Team Thomas lead Team Woods by two at PNC Championship
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Written by The Associated Press
ORLANDO, Fla. -- Tiger Woods and 13-year-old son Charlie weren't about to let a bad foot and a bad ankle keep them from playing together in the PNC Championship. The way they played Saturday, they might even be able to win it.
The partnership Woods referred to as "Team Ice Bath" because of their injuries finished with a 13-under 59 in the scramble format, two shots behind Justin Thomas and his father, club professional Mike Thomas.
Team Thomas won the championship belt two years ago, when Woods first introduced Charlie to a national television audience at the PNC Championship.
"They rubbed it in our face over Christmas dinner. They are in a great position to possibly do it again on Christmas dinner," Woods said. "But we are going to have a little something to say about that."
Even being in the mix, much less the last group, looked unlikely the way father and son were hobbling around The Ritz-Carlton Golf Club in Orlando.
Woods, limping from plantar fasciitis in his right foot, chipped in for eagle from behind the fifth green, hit whatever shot was needed and closed out the front nine with putts of 20 feet and 35 feet.
Charlie's left ankle hurt to the point that he dropped to his knees after he topped his tee shot on the par-5 fifth hole. He rode in a cart with his dad -- that's allowed because this is sanctioned by the PGA TOUR Champions -- and even changed shoes on the practice range to see if it would help.
The young teen contributed a wedge to 3 feet for their first birdie and a 20-footer during their big run when they played an eight-hole stretch in 9-under par. Charlie finished the round with a 6-foot birdie putt, stooping to pick up his father's coin before the ball even went into the cup.
"On some shots it hurt a lot. Walking was tough," Charlie said in his first time in front of the media at this tournament. "But it was all right. It wasn't that bad."
They still have to track down Team Thomas, who delivered two eagles and closed with a birdie from the bunker for a 15-under 57.
Even though Vijay Singh and son Qass were the first to post 59, the final group will be Woods and Thomas. Charlie referred to it as a "big family," because the Thomas family spends plenty of time with them at home. Joe LaCava caddies for Woods and LaCava's son caddies for Charlie.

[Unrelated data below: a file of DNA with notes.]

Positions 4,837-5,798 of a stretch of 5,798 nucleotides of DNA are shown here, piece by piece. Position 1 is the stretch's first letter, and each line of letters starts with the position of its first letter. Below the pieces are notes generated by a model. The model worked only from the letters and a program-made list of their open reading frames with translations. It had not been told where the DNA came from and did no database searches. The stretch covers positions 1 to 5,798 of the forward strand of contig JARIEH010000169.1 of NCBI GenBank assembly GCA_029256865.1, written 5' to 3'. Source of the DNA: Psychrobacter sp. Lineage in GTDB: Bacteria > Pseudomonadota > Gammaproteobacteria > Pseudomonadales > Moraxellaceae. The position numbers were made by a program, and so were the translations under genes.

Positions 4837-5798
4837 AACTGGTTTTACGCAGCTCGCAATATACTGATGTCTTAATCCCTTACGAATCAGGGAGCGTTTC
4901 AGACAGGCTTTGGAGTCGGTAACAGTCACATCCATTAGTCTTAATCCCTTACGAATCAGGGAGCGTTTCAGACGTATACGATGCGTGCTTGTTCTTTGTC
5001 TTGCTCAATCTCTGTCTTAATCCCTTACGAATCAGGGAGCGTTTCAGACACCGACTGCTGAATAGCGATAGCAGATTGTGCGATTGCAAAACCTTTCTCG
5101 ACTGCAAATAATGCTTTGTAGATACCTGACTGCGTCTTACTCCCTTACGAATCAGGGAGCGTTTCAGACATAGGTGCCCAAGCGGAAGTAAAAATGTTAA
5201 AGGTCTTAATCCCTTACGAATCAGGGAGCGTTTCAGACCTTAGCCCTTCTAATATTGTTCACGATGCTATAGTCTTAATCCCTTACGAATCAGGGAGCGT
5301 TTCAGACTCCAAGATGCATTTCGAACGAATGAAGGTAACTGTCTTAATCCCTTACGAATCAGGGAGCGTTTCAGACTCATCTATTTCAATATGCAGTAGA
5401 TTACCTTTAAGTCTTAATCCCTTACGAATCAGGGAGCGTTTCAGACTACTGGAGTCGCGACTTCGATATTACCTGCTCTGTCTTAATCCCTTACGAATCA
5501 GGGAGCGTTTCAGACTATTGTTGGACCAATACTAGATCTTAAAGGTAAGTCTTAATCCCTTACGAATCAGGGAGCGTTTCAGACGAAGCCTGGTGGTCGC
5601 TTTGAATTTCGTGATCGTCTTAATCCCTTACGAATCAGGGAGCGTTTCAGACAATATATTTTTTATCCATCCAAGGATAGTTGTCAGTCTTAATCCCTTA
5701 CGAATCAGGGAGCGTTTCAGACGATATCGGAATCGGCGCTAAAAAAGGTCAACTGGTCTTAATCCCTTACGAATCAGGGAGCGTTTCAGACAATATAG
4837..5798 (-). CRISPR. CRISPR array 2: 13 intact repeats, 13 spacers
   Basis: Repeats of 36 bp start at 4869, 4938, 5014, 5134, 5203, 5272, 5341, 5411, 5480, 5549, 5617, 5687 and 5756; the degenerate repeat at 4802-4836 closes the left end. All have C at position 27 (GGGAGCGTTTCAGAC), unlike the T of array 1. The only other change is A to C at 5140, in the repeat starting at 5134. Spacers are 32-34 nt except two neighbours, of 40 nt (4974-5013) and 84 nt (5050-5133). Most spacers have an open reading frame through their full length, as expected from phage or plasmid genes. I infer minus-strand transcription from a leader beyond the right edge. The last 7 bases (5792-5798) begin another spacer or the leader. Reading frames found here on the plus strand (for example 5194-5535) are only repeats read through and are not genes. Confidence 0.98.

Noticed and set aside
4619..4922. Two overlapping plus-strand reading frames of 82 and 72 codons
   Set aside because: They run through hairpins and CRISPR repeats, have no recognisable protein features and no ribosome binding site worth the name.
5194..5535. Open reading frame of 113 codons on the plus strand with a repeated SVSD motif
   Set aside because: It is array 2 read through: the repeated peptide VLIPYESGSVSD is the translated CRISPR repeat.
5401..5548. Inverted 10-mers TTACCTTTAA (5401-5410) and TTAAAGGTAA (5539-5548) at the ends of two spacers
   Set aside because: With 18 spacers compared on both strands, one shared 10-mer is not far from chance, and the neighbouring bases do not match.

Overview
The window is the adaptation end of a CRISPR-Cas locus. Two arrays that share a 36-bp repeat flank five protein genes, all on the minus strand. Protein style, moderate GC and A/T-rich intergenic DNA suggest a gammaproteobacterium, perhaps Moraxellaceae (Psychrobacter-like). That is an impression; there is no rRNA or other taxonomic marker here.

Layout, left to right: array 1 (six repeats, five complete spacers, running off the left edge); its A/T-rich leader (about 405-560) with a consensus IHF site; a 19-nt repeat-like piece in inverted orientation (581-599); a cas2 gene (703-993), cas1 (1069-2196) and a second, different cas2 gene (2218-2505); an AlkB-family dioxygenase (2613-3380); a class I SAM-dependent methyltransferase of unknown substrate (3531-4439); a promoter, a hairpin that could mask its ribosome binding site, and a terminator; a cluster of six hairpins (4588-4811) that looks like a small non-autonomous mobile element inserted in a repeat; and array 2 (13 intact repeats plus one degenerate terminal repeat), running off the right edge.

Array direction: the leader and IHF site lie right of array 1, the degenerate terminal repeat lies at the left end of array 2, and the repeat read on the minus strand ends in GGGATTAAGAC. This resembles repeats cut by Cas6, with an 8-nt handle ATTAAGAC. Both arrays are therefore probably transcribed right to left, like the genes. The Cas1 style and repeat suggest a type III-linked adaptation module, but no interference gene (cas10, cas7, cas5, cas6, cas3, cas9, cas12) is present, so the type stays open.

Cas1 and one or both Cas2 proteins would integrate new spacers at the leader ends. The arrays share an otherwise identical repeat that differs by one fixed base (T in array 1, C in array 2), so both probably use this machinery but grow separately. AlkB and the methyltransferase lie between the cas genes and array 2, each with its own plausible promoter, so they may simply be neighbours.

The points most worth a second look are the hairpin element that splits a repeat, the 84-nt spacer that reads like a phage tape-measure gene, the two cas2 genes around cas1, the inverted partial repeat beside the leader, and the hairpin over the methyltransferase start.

"You guys are now seeing what we do all the time at home," Woods said about playing with his son. "We just have fun. We needle each other. We encourage each other. It goes back and forth. It's just an amazing relationship, and it just deepens the bond between father and son. It's been incredible over the years to be able to share this stage and this atmosphere with him."
There is plenty of chirping.
Charlie made a 20-footer on No. 7 and Thomas said to him, "Welcome to the Father-Son," a reference to the original tournament name and a chance to rib him for finally contributing to the score.
"We're just four friends going out and playing golf," Thomas said. "Charlie definitely hit his fair share of putts pretty hard today, so I made sure to remind him of that. He hit some really, really good putts and shots, as well, so it was good."
Woods had to withdraw two weeks ago from the Hero World Challenge, and he didn't look particularly sharp in a made-for-TV team match last week.
Except for the limp, he looked more than capable with a golf club in hand.
"It's what I've been saying. I can hit the ball, I just have a tougher time getting from Point A to Point B," Woods said. "I've had a frustrating couple years. But again, to be able to be a part of this game and to be able to do this, I've missed being able to compete and play."
His lone goal going into 2022 was to play at St. Andrews in the 150th Open Championship. He wound up playing three majors and, "I'm able to play with my son."
Singh and his 32-year-old son are playing for the 16th time, their best finish was a runner-up to Team Thomas in 2020. They birdied seven of their last eight holes for a 59.
Woods said he will start working on a recovery plan for his right foot on Monday. For now, he gets another day with his son as they try to win for the first time.
"For him to be out here playing, I know how difficult it is for him," said Mark O'Meara, who was four back playing with his son. "Usually every time you want Tiger to do something, just tell him he can't do it. And that's usually when he does do it.
"I don't know what the future holds, but it's cool that he comes and plays with Charlie."